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Mock Orange | Mind Is Not Brain | review | alternative | Lollipop
Mind Is Not Brain (Silverthree)
by Tim Den
Mock Orange are, in my opinion, the best band around today. Can you blame my bias? After having booked their first East Coast tour ('99), played and slept floors alongside them for years, helped them search for booking and PR agents, written about them repeatedly in Lollipop, and eventually put them in touch with the good folks at Silverthree, I'm more convinced than ever that this quartet of ever-evolving, talented men can do no wrong. As the band morphed from a hyper-math combo into the unique creature that they are today, I've witnessed frustration and confusion on their part as the outside world continued to barrage them with insensitive, blind criticism regarding their progress. Here they were, four guys who've known each other all their lives, struggling year after year not only to find their own identity but to make ends meet, having to deal with "kids" telling them that their best work was behind them. Well I've got news for ya, you pip squeaks: FUCK YOUR SELFISH OPINIONS. Mock Orange do not exist to satisfy your nostalgia, nor to further stagnate what is considered "indie rock" and "punk." Ryan, Joe, Heath, and Zack (and previously Brandon) are living, breathing musical entities who've fought mislabeling, mismatched tours, failed record contracts, and creative droughts (The Record Play, as admitted by the band members, was only 60% written when they entered the studio, meaning the other 40% was written on the spot and thus barely worthy of listening) to emerge as an animal all their own. Mind Is Not Brain (and First EP before it) is Mock Orange's past and present, personality and essence, distilled into a brew without parallel. It is a glorious victory over YEARS and YEARS of toiling, soul searching, and living-in-limbo. It's exactly what they've wanted to be, and exactly what they deserve to be.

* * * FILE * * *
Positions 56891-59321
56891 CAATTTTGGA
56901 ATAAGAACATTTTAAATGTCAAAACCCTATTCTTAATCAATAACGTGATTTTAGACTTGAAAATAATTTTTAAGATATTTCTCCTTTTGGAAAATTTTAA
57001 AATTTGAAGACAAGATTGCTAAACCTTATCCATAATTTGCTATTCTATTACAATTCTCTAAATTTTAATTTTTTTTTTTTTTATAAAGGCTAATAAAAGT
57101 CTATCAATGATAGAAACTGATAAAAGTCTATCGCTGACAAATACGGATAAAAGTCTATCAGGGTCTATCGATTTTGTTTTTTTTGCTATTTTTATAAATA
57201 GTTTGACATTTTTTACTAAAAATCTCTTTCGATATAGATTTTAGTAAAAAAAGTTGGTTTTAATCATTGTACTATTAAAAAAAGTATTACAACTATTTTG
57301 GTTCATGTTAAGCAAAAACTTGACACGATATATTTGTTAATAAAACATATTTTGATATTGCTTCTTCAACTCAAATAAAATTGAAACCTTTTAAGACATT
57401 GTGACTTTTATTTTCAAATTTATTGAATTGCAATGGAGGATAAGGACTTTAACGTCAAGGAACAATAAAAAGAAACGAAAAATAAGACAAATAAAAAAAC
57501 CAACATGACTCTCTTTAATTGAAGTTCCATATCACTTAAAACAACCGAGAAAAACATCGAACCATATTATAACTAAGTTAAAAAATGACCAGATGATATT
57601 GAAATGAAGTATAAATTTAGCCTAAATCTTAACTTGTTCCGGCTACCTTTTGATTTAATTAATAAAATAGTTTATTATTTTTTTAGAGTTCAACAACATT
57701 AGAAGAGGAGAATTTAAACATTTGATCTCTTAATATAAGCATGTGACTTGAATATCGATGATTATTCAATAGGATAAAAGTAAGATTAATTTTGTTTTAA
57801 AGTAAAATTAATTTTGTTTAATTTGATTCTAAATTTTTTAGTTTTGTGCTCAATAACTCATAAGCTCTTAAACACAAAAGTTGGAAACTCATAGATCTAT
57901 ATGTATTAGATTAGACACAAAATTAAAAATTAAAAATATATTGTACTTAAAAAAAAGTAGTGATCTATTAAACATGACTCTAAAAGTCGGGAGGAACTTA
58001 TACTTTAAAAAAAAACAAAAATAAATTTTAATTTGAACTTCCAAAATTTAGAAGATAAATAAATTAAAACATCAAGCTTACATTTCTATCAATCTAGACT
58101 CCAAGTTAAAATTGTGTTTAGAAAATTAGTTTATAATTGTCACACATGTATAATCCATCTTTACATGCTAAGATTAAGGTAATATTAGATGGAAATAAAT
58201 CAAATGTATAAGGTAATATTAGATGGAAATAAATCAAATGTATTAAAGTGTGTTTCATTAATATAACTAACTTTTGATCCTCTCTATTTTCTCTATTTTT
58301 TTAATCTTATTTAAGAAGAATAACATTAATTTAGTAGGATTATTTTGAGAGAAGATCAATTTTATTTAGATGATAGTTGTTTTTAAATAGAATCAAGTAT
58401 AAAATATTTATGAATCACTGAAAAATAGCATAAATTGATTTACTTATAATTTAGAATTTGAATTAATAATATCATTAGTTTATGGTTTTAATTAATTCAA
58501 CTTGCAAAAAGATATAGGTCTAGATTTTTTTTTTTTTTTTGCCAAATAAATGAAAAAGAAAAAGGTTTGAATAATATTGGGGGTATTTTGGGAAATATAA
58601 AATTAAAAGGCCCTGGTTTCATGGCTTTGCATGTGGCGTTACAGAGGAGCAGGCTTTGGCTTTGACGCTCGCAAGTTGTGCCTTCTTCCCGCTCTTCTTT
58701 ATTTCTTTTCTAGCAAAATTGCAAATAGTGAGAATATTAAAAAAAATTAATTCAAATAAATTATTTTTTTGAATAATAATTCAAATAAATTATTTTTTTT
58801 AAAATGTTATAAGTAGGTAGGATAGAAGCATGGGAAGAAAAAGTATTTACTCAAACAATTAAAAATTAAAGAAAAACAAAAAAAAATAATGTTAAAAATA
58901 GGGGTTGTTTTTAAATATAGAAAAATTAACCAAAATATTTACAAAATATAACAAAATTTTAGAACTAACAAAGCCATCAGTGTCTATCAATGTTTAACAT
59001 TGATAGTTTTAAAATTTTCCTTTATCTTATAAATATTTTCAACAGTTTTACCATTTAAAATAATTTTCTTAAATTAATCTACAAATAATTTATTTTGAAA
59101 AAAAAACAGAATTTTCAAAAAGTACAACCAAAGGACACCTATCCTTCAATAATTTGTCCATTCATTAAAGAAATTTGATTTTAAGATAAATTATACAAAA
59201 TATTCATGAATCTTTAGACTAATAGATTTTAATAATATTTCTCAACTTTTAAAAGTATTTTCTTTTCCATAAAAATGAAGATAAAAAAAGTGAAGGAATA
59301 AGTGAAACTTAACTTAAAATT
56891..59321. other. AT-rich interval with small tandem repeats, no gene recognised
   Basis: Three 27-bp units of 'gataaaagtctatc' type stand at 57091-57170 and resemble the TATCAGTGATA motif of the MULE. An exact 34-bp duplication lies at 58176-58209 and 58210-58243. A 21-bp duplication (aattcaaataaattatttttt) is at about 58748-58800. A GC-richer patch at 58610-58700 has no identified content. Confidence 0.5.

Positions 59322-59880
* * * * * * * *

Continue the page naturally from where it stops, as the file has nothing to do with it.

Within Mind Is Not Brain, traces of Nines and Sixes' guitar wizardry and The Record Play's emo-esque melodies shed their straitjackets and are absorbed by Ryan and Joe's bluesy, Country-by-way-of-Evansville pluckings (anyone who knows these guys personally can attest to their knowledge and ability as blues players). Guided by the ghosts of Built To Spill, Modest Mouse, and Jeremy Enigk, songs like "Payroll," "Do You Want Out," and the title track finally streamline the convergence of technical prowess and quirky pop sensibilities. And on "East Side Song," they all but ascend to a new level of understanding: That their Indiana upbringing can contribute immensely to their vision. Amongst banjos and steel-string acoustics, Ryan croons as if the open Midwest is singing through him. It's hard not to close your eyes and envision the Heartland when the chorus hits and the cello swells. Magnificent.
Mind Is Not Brain deserves universal praise and jaws dropped at its feet. It has taken, what, four releases for the fickle underground to finally respect what these guys are doing? I say it's never too late. Take Mind Is Not Brain in and feel it for yourself. Forward-thinking, original music still lives today, and its name is Mock Orange.